This is the third solo exhibition of Resnick’s work at Cheim & Read since the gallery obtained exclusive representation of his estate in 2006.
In 1981, at the age of 64, Resnick purchased a stack of 140 boards, measuring 40 by 30 inches, after having finished three series of huge abstractions, Planets, Elephants, and Straws in the Wind, many of which took months to complete. Resnick’s plan for these relatively small-format boards, as Geoffrey Dorfman states in his catalogue essay, was to use them as “a means of testing whether he finally understood something about what he had been doing all this time. If his suspicions were correct, they should arrive much more rapidly, perhaps in three — maybe even as little as two — working sessions.”
The painter David Reed has written in his essay, “The Unsettling Mark,” that Resnick used the term “studio paintings” for works that were meant “as experiments, attempts to break new ground.” Done in earthy tones of green, ocher, brown, bronze, and black, the Board paintings are grouped in four evocatively titled series: Straws, Burned O’s, Scows, and Bark. With their restless, raw energy and rich impastos, Resnick’s Boards can be viewed as his quintessential studio paintings — arenas where his ideas could be worked out with speed and concision.
Dorfman writes in his essay, “he saw fit to title a number of them, and the names he chose — Straws, Burned O’s, Scows, and Bark seem to loosely suggest detritus. A scow is a flat bottom boat that hauls ore, sand, or refuse; straw and bark suggest loose extraneous material, and Burned O summons up some kind of scorched emptiness that no longer serves any purpose. Altogether they perhaps do provide a measure of entry into his state of mind.”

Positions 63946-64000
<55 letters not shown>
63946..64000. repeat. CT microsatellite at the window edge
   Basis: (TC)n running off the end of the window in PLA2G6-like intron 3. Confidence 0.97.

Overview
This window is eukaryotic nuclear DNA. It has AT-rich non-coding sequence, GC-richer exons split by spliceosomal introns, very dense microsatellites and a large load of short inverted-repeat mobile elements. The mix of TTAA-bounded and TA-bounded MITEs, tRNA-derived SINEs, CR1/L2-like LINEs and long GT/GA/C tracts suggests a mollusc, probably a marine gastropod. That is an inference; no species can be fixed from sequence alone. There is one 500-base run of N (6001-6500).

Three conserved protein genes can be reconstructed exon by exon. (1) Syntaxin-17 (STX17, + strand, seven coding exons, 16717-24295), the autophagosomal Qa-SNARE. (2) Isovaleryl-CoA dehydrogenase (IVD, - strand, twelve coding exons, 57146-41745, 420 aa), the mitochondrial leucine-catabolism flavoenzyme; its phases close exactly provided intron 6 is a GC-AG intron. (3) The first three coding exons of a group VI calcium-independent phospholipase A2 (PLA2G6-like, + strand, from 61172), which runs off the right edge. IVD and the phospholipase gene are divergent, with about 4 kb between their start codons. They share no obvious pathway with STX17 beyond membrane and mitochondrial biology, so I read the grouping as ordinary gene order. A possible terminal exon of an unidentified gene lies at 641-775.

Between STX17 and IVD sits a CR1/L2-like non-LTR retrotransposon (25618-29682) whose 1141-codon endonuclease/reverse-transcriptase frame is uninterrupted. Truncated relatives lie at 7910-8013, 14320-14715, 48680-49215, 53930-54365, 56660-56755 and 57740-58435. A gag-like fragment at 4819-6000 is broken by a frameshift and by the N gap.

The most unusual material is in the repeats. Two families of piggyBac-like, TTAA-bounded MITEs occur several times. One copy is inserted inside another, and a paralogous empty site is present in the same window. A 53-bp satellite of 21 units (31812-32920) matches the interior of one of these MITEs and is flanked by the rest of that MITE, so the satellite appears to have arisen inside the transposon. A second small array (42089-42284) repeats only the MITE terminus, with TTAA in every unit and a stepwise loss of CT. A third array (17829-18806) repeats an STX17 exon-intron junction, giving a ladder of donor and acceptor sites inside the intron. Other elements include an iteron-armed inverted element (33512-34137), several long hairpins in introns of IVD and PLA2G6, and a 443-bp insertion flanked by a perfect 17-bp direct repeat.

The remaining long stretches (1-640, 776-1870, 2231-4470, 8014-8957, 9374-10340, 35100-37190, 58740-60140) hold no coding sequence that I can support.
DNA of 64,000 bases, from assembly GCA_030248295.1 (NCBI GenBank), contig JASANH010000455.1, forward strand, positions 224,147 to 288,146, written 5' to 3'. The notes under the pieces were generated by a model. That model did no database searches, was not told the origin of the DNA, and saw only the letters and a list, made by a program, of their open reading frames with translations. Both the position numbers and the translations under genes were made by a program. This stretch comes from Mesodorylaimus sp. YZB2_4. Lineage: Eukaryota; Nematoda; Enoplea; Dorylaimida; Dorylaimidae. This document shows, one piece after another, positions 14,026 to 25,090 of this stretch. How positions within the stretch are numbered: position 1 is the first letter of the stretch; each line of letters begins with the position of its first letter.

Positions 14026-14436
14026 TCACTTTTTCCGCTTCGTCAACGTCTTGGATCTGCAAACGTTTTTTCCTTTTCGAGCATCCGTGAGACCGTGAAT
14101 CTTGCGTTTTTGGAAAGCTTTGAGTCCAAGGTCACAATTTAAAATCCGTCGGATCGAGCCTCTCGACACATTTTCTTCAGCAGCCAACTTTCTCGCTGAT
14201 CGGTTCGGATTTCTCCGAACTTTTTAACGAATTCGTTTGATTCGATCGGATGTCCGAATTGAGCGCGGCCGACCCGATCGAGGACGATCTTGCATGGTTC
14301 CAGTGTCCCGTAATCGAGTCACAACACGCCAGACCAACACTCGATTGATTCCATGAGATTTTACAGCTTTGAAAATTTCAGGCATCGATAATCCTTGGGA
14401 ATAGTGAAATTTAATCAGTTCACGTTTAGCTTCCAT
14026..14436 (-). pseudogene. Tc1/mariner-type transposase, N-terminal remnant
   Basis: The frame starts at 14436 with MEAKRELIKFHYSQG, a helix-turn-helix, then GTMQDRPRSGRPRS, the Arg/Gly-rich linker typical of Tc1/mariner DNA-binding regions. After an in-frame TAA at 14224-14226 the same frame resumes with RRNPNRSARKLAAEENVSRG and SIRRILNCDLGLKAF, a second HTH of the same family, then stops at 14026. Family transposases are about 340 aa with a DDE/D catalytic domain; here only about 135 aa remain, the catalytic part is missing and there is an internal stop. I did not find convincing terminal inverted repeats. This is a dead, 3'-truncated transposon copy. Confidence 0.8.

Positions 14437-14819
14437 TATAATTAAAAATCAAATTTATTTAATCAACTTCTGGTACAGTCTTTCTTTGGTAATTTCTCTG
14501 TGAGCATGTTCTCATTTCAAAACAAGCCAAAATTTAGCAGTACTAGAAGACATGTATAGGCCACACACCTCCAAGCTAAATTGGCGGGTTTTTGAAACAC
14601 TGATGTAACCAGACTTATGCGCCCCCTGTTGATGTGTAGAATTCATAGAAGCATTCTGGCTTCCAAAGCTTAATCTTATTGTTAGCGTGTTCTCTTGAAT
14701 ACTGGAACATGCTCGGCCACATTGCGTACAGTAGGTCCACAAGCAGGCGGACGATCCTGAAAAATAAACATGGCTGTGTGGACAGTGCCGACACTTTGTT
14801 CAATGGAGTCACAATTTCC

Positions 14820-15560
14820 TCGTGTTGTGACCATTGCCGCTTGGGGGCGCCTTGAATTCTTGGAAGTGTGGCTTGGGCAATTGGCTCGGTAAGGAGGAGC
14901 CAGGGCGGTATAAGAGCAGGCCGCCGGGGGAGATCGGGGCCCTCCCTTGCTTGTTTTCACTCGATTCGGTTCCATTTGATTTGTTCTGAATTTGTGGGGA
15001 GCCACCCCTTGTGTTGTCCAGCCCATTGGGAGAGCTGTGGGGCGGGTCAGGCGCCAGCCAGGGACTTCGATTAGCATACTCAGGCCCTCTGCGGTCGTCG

Milton Resnick was born in Bratslav, Ukraine, in 1917, and immigrated to the United States in 1922 as his family escaped the turmoil of the Russian Revolution and Civil War. He studied commercial art at Pratt Institute and transferred to the American Artists School to focus on painting. After a brief stint in the Works Progress Administration Art Project, he was drafted into the US Army, engaging in fierce combat in the European Theater of World War II. Following his discharge, he studied at the Académie Julian in Paris under the GI Bill. Considered the youngest member of the first-generation Abstract Expressionists, Resnick maintained friendships with Arshile Gorky and Willem de Kooning, and married the painter Pat Passlof (1928–2011) in 1961.
Resnick’s work is represented in many American and international collections, including: the Metropolitan Museum of Art, New York; the Museum of Modern Art, New York; the National Gallery of Art, Washington, DC; the Cleveland Museum of Art, Cleveland, Ohio; the National Gallery, Ottawa, Canada; the Australian National Gallery, Canberra, Australia; the Malmö Konsthall, Stockholm, Sweden; and the Modern Art Museum of Fort Worth, Fort Worth, Texas, among many others. Recent exhibitions include a large survey at Mana Contemporary, Jersey City, NJ (2014), and solo shows at Gallery Paule Anglim, San Francisco (2012), and Cheim & Read, New York (2008 and 2011).
On April 28, the Milton Resnick and Pat Passlof Foundation will open to the public with their inaugural exhibition Milton Resnick: Paintings 1937–1987. The Foundation is located in Resnick’s final studio, a former synagogue at 87 Eldridge Street on the Lower East Side of Manhattan, where he died on March 12, 2004. This fifty-year survey is drawn primarily from the Foundation’s holdings, with additional loans from public and private collections. Subsequent shows will include a survey of paintings by Pat Passlof and exhibitions from other painters working in the Abstract Expressionist tradition. A simultaneous exhibition of Resnick’s work on paper will also be presented at Miguel Abreu Gallery, opening March 20.